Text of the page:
Living in Barcelona, I’ll be missing hot cross buns, the traditional soft, spiced buns that are served in the UK in the run up to Easter.
Amazingly, there are even “hot cross bun” available in the UK right now – which may be a step too far, even for us.

…to milk and cinnamon-soaked Torrijas!

In Spain, they’ve never heard of a Hot Cross bun. Instead, they’ll spend Semana Santa chewing on milk and cinnamon-soaked Torrijas, a sweet Easter treat prepared throughout Spain at this special time of year.
There are lots of different variations of this dish (with honey, sweet wine…), depending on what part of Spain you’re in. They’re sort of like a bite-sized version of what Americans call “French toast”. And they’re delicious.
Unfortunately, as far as I’m aware, there are no gin derivatives of Torrijas yet. But who knows, maybe there’s a niche.

Eggs are everywhere…

One Easter treat that does appear everywhere seems to be the chocolate Easter egg. There’s something about chocolate and Easter that go together easily. And while I can’t get some of my traditional English Easter favourites easily here in Barcelona, I can find clever ways of creating those same flavours with some gin and some local ingredients. That’s why we thought we’d brighten up your Easter weekend with a special Easter gin cocktail.

We call it the Mini Egg Martini – and it’s delicious.

So, without further ado, here is a simple recipe to put you in good spirits for the holiday weekend. It’s really easy to make, really easy to drink and makes a lovely, boozy complement to all the other chocolate goodness of the weekend.

Easter cocktail recipe: Mini Egg Martini

Ingredients:

Method:

  1. Crush the mini eggs in a pestle and mortar, then tip onto a small plate
  2. Brush the rim of a Martini glass with a little of the honey, using a pastry brush
  3. Dip the glass into the crushed mini-eggs to stick them on to the rim
  4. Place the glass in the fridge until required
  5. Pour the creme de cacao, Baileys and gin into a cocktail shaker with a handful of ice
  6. Shake until the outside of the shaker feels ice cold
  7. Strain into your Martini glass and serve

Happy Easter, everyone!


Written by Steve (with a little help from Ruddles, the gin dog!)

Don’t forget to follow us on our facebook community page to join in the gin discussion.


RECENT POSTS

  • GinCity, London: the star of your bar
    I love GinCity. Every so often, you come across a gin that takes you by surprise. So, when I received a bottle of GinCity London this Christmas, I was initially seduced by the beautiful bottle.  Elegant and tall, the glass is intricately etched with a map of my home city in exquisite detail.  Every London … Continued
  • Gin Sangria: the best of both worlds
    Some people think it’s impossible to have the best of both worlds.  At Barcelona Gin, we respectfully disagree.  Barcelona and London. Gin and tonic. Sun and sea… But there’s a magical combination that combines all of these things in one delicious, refreshing jug of summer loving.  For most people, Sangria is a drink mostly tasted … Continued
  • Gin Key Lime Pie: a taste of summer sunshine
    Summer is on its way! It’s that time of year when the weather likes to tease us.  We’re offered little glimpses of sunshine before the warmth is dampened by the clouds.  We enjoy walking on the sunny side of the street, but freeze in the shade.  We have warm spells but we know we can’t … Continued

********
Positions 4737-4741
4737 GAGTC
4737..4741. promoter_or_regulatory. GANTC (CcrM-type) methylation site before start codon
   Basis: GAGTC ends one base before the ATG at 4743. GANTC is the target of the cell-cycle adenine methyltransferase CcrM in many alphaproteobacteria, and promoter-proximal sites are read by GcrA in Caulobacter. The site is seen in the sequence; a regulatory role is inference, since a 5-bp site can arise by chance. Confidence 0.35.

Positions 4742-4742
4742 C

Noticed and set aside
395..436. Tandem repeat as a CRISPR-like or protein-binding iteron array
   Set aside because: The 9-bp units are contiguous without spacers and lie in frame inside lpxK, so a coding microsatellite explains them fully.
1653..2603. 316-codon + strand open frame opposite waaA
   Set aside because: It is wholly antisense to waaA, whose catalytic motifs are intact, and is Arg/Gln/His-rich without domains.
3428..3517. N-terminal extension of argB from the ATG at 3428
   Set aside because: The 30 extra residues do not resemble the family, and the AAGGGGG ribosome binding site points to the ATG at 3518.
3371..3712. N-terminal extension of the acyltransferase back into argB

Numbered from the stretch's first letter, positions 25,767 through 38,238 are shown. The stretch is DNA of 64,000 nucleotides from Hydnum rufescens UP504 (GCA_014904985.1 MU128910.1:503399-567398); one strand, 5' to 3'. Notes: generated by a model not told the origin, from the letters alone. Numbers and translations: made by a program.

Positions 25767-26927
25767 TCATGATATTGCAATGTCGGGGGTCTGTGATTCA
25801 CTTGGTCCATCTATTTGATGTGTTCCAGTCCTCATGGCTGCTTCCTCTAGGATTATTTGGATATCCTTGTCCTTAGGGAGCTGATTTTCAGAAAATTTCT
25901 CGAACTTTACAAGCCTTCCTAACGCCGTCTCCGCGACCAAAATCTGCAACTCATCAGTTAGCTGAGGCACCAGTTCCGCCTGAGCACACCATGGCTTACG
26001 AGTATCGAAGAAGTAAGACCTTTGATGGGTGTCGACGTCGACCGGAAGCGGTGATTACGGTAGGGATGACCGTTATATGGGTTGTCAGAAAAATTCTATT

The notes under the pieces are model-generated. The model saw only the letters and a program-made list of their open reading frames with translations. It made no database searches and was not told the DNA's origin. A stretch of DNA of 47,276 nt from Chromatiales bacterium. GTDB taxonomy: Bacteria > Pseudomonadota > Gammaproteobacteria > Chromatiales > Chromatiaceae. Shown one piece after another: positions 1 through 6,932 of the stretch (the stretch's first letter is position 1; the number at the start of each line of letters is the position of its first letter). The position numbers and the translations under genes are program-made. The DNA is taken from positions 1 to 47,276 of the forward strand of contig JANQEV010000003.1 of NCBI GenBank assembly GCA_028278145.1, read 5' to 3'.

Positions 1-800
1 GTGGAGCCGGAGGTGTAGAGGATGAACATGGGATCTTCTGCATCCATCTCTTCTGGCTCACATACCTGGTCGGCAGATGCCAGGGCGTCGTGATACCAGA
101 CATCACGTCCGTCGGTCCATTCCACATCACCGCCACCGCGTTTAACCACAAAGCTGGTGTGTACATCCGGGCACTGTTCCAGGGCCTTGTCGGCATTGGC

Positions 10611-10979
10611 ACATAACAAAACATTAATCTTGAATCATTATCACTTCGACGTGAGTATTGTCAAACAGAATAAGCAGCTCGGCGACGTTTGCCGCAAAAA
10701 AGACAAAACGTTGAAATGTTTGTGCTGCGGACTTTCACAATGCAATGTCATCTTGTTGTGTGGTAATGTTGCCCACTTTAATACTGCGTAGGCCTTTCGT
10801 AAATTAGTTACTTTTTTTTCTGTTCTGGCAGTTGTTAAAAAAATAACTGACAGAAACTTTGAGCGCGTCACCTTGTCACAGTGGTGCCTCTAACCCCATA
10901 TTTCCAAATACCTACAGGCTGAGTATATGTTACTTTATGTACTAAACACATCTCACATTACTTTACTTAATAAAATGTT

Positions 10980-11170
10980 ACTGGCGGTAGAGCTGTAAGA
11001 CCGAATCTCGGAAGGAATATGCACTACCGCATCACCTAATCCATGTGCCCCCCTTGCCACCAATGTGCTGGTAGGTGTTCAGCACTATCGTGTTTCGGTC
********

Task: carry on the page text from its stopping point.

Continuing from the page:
• Mini-Egg Martini – the perfect Easter cocktail!
    There’s a little debate going on now in gin circles. With all the flavoured gins out there, when does it become too much? For the purists, the very idea of a strawberry-flavoured gin send shivers down the spine. On the other hand, the advent of flavoured gins has opened the door to millions of gin … Continued
St. Patrick's day

Happy St. Patrick’s Day

posted in: Cocktails, Gin and Juniper | 0

St. Patrick’s Day. Today is the day that everyone is Irish.

No matter where you are in the world, Irish pubs will be full of people celebrating. Much Guinness will be drunk, many songs will be sung. In Chicago, the river will be died green. In Dublin, Boston and New York, parades will be held with marching bands and leprechauns. From Ulan Bator to Papua New Guinea, everybody will claim to have a little Irish in them – and why not?

Separating the best from the rest

So, with St. Patrick’s Day on the horizon, we set out to find a perfect gin-based cocktail to accompany the celebrations and general Irish shenanigans. But it proved much trickier than it first appeared. While most of the “St. Paddy’s Day” cocktails that we found were definitely shades of green, many of them achieved their nuclear glow from additives, food colourings or other dubious ingredients. Then there seemed to be a whole swathe of cocktails that had simply added an Irish name to the title – Leprechaun’s Milk or Finnegan’s Rainbow are two that come to mind.
And finally, there are the real gems (but most of them seem to be based on other traditional Irish spirits such as Whiskey or Bailey’s).

Introducing “The Paddy”

But we wanted a gin-based drink on St. Patrick’s Day – and those proved harder to find. After a long search, we stumbled across a good one – no artificial flavours or colours, no whiskey. Just a lovely, easy to prepare green drink using gin as its dominant spirit.
We think it’s delicious and we’ve named it for my Dad, Paddy – who would have been the first to raise a glass in celebration of his Saint’s Day.
So, without any further ado, let’s introduce you to the “Paddy” – a beautifully green drink that will put you in the mood for a party – Irish style.
A refreshingly light and easy to drink cocktail this little gem combines gin and Midori with a squeeze of lime juice, some chunky cucumber and a mint and apple garnish.